You ever get a little distracted working on other projects (i.e., 3 anthologies and a full novel) and neglect an earlier project?  Until I looked at the dates, there was no way I thought it’d been a over a year since I last wrote on air combat (Part I, Part II, Part III, Part IV, Part V are here in case you want to catch up), but here we are:

Badasses, Part I: The Top Shelf

When last we left Adolf Galland, he had problems.  Namely, due to the Allies’ ability to turn farmboys into pilots in less than 90 days and advances in technology, the roof was starting to cave in on Fortress Europa.  Despite these issues, in January 1944 Galland still had some glimmers of hope.  If the Jagdwaffe could at least keep the Allies to air parity, the Wehrmacht as a whole might be able to keep the Allies on their side of the Channel. In turn, if the Allies did not launch a Second Front, there was a slight chance the Russians might reconsider that whole “Unconditional Surrender” thing. After all, Stalin was becoming increasingly vocal about “Allies are doing lots of flying, Red Army is doing lots of dying…”. Although of course it seems like crazy talk now, at the time the Germans figured the odds were decent the dominoes could fall their way provided they didn’t lose control of the air.

These guys look totally ready to make separate deals, right?

As we know, things didn’t go that way. In January 1944, the Luftwaffe, with between 800-1000 fighters available, could contest airspace over the Greater Reich with some degree of success. By June 1944, Allied air superiority was so total that it bordered on air supremacy. The Jagdwaffe, once the terror of 8th Air Force bomber crews, was so depleted by 6 June 1944 that they could muster less than 100 sorties to contest allied aircraft over Normandy. Indeed, so steep were the Jagdwaffe‘s losses, it simultaneously lost its ability to provide meaningful air cover on the Eastern Front as well.

How did this happen?  The common narrative is that the Allied air forces basically jumped on the Luftwaffe‘s shoulders sortie-wise until the latter’s knees buckled.  There is some merit to that, as alluded to in the last two entries of this series. As students of air warfare can tell you, however, numbers don’t tell all. Nor can it be solely chalked up to technology, despite the advantages brought by the P-51 and modifications to the P-47 / P-38. Instead, both numerical advantages and technology had to be harnessed by people, i.e., the commanders, squadrons leaders, and individual pilots of the 8th Air Force. It was these men, pretty much badasses at every level, who conducted themselves with such ferocity they snapped the Jagdwaffe‘s neck in a little over half a year.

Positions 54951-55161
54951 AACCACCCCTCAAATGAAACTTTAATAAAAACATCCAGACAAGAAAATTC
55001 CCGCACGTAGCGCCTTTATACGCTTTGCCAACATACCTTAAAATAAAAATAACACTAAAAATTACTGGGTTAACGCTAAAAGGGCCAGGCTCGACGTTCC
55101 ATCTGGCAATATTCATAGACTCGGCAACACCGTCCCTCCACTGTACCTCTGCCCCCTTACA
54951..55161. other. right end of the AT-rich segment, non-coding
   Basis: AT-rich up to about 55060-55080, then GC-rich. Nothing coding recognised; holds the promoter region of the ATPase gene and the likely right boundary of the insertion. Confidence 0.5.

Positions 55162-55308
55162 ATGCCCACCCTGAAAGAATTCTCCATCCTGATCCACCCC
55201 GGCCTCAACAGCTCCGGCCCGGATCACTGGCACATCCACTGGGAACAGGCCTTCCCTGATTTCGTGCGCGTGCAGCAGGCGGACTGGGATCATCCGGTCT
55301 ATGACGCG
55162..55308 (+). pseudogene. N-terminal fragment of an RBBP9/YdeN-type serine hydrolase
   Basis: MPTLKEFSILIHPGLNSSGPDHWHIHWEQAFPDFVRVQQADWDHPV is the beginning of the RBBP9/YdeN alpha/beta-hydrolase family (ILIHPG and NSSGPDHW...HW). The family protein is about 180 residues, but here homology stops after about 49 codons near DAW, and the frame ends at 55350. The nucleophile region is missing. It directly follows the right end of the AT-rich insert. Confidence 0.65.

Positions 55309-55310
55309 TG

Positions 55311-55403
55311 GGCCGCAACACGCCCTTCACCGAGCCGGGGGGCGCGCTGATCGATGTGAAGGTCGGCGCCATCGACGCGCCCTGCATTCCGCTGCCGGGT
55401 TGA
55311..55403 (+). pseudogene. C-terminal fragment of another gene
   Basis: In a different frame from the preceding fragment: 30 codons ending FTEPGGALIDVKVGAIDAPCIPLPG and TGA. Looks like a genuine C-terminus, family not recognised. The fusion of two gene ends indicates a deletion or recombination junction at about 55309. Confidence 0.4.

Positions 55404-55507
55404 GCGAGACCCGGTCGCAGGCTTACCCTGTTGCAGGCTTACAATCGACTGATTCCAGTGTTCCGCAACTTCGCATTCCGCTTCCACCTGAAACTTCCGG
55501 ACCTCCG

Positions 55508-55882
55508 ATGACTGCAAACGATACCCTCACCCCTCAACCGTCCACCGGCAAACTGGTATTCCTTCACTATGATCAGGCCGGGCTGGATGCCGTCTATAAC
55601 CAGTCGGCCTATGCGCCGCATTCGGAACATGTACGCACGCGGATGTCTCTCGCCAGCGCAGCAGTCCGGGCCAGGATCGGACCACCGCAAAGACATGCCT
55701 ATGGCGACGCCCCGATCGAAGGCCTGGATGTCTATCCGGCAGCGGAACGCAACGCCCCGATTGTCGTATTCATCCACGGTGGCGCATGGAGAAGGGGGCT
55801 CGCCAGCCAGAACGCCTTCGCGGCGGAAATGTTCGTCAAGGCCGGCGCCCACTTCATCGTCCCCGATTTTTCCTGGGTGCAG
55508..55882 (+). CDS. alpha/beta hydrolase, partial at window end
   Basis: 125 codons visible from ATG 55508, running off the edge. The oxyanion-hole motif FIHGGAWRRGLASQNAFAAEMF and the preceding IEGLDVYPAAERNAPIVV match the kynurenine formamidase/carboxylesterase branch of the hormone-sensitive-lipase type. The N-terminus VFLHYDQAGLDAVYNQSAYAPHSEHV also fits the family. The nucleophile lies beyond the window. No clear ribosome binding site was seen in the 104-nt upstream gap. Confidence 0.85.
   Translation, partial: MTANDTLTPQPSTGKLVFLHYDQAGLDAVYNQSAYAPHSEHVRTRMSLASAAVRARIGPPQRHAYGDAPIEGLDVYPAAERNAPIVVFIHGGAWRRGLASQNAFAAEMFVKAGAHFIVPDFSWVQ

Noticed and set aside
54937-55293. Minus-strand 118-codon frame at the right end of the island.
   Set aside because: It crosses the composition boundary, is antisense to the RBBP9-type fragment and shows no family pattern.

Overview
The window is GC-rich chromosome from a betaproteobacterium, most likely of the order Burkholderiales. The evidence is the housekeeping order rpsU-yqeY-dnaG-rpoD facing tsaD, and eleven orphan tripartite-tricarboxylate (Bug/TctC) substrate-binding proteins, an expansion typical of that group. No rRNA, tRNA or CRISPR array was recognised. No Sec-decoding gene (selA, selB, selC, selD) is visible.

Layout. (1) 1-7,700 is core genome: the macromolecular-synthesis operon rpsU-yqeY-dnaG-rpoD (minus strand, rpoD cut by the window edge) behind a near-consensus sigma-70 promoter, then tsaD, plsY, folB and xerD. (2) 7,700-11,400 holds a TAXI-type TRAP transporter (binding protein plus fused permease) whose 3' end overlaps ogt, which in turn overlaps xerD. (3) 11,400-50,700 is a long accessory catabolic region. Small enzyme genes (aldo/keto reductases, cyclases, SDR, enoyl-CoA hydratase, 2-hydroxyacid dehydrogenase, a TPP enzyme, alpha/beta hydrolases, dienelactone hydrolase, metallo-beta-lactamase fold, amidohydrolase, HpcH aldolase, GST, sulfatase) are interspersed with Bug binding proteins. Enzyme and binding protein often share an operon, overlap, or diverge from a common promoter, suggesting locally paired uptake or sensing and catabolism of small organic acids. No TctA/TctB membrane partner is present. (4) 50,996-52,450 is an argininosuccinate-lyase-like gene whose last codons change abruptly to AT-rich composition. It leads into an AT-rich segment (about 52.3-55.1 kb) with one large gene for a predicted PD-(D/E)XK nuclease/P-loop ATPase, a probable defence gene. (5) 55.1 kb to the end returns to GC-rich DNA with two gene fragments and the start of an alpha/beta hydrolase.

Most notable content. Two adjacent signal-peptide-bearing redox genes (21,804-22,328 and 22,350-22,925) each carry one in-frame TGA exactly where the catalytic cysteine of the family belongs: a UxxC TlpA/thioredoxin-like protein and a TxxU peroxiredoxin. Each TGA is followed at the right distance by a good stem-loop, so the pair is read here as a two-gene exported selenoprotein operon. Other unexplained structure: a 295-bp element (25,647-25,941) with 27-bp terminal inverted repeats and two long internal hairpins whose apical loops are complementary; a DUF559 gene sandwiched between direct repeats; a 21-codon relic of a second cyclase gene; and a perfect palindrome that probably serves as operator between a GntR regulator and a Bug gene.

A Change At the Top

Carl Spaatz, Fixer (USAF Photo)

It’s a staple of Hollywood that every organization has a “fixer,” i.e., the guy you call in when there’s a big mess that needs cleaned up. It wouldn’t be too much hyperbole to say, looking at Spaatz’s World War II biography, that he was basically General Hap Arnold’s go to guy. Need to plan a massive worldwide expansion because Germany just skull dragged France and the Japanese are getting restless? “Carl will do it.” Problems getting Air Forces organized in the Med? “Better call Carl.” Ira Eaker kinda crapped the bed and the 8th Air Force is at its morale nadir? Well, I imagine that kinda went down like this:

“Carl, could you…”

“Should’ve left me in command of it in the first place. I want a damn promotion.”

“Okay, fine, done, you’ll be the head of the United States Strategic Air Forces.”

“I’m hearing a plural but only seeing one number here…”

“Yeah, give us a little bit of time to stand it up, okay?”

“I hear Ira would be a really good commander in the Mediterranean, and Ike wants that Brit guy to plan his air campaign. They can swap places.”